Pastor to leave church for job at group home

May 23, 1994|By Lisa Respers | Lisa Respers,Contributing Writer

The Rev. Joan Carter-Rimbach says leaving her position as pastor of Union Street United Methodist Church in Westminster fills her with "sweet sorrow."

"It's hard to leave," Mrs. Carter-Rimbach said. "There have been some tears shed around here."

She is leaving to become chaplain at the Board of Child Care, a United Methodist church residential group home in Baltimore County. She will preach her last sermon at Union Street on June 19 and step down as pastor on June 30.

In her new job, Mrs. Carter-Rimbach will be responsible for religious activities and morality issues at the residential home. The program is for youths 8 to 18 who have been placed in the home by the Department of Juvenile Services or the Department of Social Services because of neglect, abuse or other problems.

Mrs. Carter-Rimbach said it is also her goal to "help them become more involved in the community."

"Usually in a home like that, churches are always sending cookies to the children or donating money," she said. "Part of my role will be to help the kids do some outreach themselves."

She also has the distinction of being the home's first black woman and first full-time chaplain.

"I also want to expose them to different cultural events," she said. "About 75 percent of the kids there are African-American. I want to be a role model for them."

It doesn't hurt that she also loves children.

"That's part of the reason I accepted the position," Mrs. Carter-Rimbach said. "I just want always to do things that will help increase their self-esteem and value of themselves."

She said the new post is as big a challenge as when she came to Carroll County six years ago to serve three parishes -- Fairview, Strawbridge and Union Street United Methodist -- at the same time by ministering to each on a part-time basis.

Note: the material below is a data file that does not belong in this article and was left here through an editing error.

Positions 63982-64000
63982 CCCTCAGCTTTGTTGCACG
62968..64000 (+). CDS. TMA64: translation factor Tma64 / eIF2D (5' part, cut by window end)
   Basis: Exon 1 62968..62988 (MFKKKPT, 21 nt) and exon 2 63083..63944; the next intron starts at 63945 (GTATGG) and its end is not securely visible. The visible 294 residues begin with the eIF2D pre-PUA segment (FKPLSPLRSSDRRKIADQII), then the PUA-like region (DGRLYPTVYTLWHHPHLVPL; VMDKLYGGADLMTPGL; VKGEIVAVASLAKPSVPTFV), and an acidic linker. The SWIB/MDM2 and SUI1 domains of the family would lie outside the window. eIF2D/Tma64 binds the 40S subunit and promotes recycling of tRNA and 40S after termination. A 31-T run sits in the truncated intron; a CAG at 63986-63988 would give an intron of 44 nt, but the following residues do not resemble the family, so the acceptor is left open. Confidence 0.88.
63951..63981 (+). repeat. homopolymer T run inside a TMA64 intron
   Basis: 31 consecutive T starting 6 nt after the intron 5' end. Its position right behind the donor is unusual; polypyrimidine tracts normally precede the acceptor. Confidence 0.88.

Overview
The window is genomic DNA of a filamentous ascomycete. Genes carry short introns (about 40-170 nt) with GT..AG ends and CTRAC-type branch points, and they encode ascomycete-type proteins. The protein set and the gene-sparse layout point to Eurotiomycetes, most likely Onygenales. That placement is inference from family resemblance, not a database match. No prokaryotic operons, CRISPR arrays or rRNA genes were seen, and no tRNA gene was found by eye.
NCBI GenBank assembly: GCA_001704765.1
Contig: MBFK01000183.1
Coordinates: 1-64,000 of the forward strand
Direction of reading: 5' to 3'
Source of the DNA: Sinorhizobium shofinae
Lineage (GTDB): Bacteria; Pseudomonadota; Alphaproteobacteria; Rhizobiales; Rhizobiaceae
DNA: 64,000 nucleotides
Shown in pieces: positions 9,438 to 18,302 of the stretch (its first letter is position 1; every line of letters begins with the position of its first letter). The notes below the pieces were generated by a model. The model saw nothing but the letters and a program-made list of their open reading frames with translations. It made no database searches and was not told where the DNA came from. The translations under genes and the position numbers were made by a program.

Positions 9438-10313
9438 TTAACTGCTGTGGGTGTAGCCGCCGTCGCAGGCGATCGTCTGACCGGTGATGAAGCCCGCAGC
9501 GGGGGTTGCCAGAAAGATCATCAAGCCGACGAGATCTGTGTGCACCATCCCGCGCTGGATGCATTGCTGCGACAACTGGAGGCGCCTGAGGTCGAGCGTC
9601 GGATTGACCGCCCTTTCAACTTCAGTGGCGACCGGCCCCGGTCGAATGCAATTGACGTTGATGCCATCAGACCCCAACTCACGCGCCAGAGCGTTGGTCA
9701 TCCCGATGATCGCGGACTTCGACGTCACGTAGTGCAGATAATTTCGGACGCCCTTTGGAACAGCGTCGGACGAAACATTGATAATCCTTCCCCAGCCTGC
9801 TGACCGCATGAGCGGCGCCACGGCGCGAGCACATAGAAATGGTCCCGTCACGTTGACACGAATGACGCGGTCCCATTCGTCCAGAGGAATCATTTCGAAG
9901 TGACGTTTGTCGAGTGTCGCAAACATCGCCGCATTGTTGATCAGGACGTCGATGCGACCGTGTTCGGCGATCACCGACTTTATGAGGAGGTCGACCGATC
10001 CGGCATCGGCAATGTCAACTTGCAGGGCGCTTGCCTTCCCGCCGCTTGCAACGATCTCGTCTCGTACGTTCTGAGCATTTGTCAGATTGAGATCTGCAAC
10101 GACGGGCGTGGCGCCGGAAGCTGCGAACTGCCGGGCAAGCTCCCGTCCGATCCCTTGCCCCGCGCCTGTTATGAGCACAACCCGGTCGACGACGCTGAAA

She eventually settled at Union Street as its full-time pastor.

"One of the neatest things for me has been taking this church [Union Street] three years ago from being on a circuit to being a station church and having a full-time pastor," Mrs. Carter-Rimbach said.

She has also been instrumental in the reorganization of Neighbors United, the Union Street neighborhood association. Her involvement has helped to strengthen ties between the church and the community.

"Our relationship with the college [Western Maryland College] has been growing," said Mrs. Carter-Rimbach. "I think there is a better relationship with the police and government officials.

"I think that people now know that there is a church on Union Street, and I would like to think that I had a part in that."

Her new job will be made a little easier by her background in social work. After graduating from divinity school in 1986, Mrs. Carter-Rimbach was director for two years at a girls shelter in a group home in Catonsville.

Mrs. Carter-Rimbach leaves her church with the support of her congregation. It is planning a dinner for her June 26 at Wilhelm Catering in Westminster.

"I hope that I have taught the people to love each and everyone that passes through the doors of Union Street," she said. "I hope that I have taught them what it means to be a church -- that any time we see that there is a need, we help out."

She said she will always have a place in her heart for the 120-seat sanctuary that is Union Street Methodist Church.

"There are special people here, and I will miss all that we have shared, the good and the bad," Mrs. Carter-Rimbach said. "But I have learned and I have grown, and I hope they have too."

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